Countries in the Middle East-North Africa (MENA) region continue to be the ““the toughest and most dangerous for journalists,” press freedom watchdog Reporters Without Borders (RSF) said in its latest annual 2021 World Press Freedom Index. According to the RSF, this is part of a broader global trend of journalism and press freedoms being “totally blocked or seriously impeded” in nearly 75% of the 180 countries that were examined in the index. Many countries, especially those in the MENA region, have used the pretext of the ongoing COVID-19 pandemic to increase their control over the media and severely restrict or interfere with access to accurate and reliable information.
Criticizing the countries of the region, the RSF in a statement said that “with massaged statistics and media outlets limited to publishing official releases, the Middle East’s most authoritarian countries have used the pandemic to continue or even reinforce their existing methods for gagging the press.” The RSF singled out countries like Saudi Arabia, Syria and Egypt for “reaffirming their monopoly of news and information,” noting that they “already exercised almost total control over their media” even before the COVID-19 outbreak.
The index revealed that the MENA region has 12 ‘red’ or ‘black’ states, indicating that the status of press freedoms in those countries is either ‘bad’ or ‘very bad’. Out of the total 180 countries in the index, Iran ranked 174th, Syria 173rd, Saudi Arabia 170th and Egypt came in at 166, with other countries in the region not faring much better. Algeria and Morocco were ranked marginally higher at 146 and 136, respectively. Yemen and Libya, both countries mired in civil conflict and years of foreign interference and military intervention by regional and global powers, ranked at 169 and 165, respectively. Iraq took the 163rd rank. As per the report, the MENA region countries continue to remain at the lowest in the rankings.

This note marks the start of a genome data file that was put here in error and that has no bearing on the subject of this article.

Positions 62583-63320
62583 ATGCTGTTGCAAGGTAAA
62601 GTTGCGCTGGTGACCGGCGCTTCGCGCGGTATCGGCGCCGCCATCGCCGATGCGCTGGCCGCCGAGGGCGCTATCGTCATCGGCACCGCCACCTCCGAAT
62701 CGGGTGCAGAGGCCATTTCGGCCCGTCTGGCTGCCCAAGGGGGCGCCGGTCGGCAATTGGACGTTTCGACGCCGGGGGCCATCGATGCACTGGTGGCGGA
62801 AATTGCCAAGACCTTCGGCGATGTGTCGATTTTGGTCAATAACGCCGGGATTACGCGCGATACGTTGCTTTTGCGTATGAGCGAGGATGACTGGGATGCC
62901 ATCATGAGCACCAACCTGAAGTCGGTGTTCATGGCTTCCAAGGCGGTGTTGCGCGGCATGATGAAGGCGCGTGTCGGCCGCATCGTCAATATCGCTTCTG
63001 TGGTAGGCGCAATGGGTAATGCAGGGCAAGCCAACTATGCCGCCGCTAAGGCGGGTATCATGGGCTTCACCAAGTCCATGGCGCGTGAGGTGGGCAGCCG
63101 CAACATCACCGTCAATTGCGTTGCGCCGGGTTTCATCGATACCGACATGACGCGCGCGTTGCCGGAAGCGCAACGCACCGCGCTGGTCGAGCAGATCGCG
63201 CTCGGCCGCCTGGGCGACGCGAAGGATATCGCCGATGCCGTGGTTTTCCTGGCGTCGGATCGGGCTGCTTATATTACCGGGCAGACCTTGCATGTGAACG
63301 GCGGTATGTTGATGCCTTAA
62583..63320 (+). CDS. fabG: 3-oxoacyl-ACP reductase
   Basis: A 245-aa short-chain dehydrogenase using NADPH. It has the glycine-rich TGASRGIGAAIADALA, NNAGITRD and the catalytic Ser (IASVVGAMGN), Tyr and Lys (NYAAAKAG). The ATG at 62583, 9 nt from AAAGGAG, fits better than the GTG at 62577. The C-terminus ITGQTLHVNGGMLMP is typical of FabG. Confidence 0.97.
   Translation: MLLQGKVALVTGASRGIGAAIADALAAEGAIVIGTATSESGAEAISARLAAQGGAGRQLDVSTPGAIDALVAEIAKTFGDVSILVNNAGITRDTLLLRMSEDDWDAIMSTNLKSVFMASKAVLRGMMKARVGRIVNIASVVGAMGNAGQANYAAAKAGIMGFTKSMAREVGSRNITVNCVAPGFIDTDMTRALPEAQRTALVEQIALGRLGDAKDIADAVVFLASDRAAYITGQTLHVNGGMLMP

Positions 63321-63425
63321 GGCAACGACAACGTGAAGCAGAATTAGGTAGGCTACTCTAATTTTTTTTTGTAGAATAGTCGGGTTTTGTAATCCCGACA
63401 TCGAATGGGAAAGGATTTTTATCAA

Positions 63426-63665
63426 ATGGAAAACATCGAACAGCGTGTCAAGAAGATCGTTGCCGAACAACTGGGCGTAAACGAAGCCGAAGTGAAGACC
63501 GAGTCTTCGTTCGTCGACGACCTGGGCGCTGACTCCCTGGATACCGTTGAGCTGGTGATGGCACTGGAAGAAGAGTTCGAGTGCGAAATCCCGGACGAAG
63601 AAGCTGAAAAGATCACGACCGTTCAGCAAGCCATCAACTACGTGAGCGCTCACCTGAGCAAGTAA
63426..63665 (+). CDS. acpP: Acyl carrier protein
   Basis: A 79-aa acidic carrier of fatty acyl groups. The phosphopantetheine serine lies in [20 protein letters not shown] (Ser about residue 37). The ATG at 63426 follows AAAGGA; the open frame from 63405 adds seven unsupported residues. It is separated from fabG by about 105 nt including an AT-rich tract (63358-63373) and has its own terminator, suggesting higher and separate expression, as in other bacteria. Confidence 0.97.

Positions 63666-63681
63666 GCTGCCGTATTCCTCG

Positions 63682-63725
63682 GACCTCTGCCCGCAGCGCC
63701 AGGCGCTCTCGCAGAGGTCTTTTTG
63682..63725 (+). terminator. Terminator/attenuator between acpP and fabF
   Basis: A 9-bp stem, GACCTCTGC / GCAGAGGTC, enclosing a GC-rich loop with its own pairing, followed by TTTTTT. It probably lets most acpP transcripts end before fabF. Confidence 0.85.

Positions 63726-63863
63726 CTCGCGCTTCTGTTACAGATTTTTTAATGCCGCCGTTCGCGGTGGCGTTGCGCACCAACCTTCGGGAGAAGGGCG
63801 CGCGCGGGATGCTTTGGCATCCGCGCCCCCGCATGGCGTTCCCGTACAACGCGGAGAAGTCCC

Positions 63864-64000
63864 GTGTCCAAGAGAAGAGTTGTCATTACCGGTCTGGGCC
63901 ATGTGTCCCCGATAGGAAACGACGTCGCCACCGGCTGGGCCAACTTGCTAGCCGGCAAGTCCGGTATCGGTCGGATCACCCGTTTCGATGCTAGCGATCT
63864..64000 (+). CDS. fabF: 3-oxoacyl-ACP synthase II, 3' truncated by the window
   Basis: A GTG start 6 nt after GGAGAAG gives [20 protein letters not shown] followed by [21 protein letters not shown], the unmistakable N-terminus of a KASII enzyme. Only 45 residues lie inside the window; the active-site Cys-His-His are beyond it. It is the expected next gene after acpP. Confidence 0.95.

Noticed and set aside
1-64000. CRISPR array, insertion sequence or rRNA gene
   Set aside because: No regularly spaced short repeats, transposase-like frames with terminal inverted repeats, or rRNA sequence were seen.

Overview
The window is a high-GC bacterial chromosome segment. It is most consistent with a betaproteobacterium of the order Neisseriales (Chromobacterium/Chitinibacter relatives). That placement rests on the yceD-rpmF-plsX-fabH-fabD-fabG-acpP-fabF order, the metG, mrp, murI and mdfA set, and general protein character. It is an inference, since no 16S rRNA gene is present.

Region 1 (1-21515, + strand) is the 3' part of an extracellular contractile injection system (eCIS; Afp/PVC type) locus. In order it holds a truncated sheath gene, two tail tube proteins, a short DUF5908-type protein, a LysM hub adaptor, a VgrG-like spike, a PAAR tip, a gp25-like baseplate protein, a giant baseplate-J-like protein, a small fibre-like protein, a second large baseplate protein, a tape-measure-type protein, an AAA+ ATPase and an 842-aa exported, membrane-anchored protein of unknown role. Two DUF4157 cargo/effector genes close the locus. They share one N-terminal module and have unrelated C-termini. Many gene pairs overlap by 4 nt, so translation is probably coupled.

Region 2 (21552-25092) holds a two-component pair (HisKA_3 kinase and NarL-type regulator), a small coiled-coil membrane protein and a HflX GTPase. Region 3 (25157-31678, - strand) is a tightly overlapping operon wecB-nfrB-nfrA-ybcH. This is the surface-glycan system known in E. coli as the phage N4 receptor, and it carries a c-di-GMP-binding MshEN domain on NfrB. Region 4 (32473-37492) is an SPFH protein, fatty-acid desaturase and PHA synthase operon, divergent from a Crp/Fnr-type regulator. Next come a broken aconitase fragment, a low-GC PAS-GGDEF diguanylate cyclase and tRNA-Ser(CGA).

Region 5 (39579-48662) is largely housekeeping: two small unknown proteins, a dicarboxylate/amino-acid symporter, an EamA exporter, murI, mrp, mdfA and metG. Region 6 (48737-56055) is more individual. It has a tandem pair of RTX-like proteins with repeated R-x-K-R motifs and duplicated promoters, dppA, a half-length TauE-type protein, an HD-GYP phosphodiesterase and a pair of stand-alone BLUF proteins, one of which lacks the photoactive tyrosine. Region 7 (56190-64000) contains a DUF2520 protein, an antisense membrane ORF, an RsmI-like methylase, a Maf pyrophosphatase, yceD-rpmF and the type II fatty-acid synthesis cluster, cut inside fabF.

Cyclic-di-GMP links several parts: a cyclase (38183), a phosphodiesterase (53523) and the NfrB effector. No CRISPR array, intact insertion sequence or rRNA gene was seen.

RSF highlighted some of the more high profile cases of persecution of journalists in these countries. It noted the murder of Lebanese writer-journalist Lokman Slim who was shot dead in his car in February this year, with many calling it a politically motivated assassination to silence a journalist who was critical of the government and the powerful sectarian groups in the country. RSF also cited the rapidly declining press freedoms in Algeria, where many journalists are being targeted and intimidated with threats of judicial prosecution and unreasonably long prison sentences. It mentioned the case of journalist Khaled Drareni who was handed a two-year prison term, which led to widespread criticism of the Algerian government.
RSF also expressed grave concern over the situation in Egypt, where the government has banned publication of COVID-19 statistics other than those compiled by the health ministry. The Egyptian government went to the extent of expelling a journalist with the British news outlet The Guardian for stating that the real COVID-19 numbers in Egypt could be substantially higher. With regard to Saudi Arabia, the RSF said that “journalists automatically become suspect if they opt for neutrality rather than toe the official media line, which is to sing MBS’s praises.” The number of journalists and citizen journalists jailed by the Saudi regime has grown three times since 2017. Many of them are being held illegally with allegations of mental and physical torture.
Other MENA countries such as Jordan, Iraq and Turkey were also pulled up for their undemocratic and anti-press freedoms measures and actions. Three of the region’s countries, Turkey, Egypt and Saudi Arabia, were last year also named by the Committee to Protect Journalists (CPJ) as being among the world’s worst countries in terms of the number of journalists behind bars.
However, the RSF also claimed that all is not lost and that the rise of a significant number of independent media organizations in the region is a “small ray of hope.”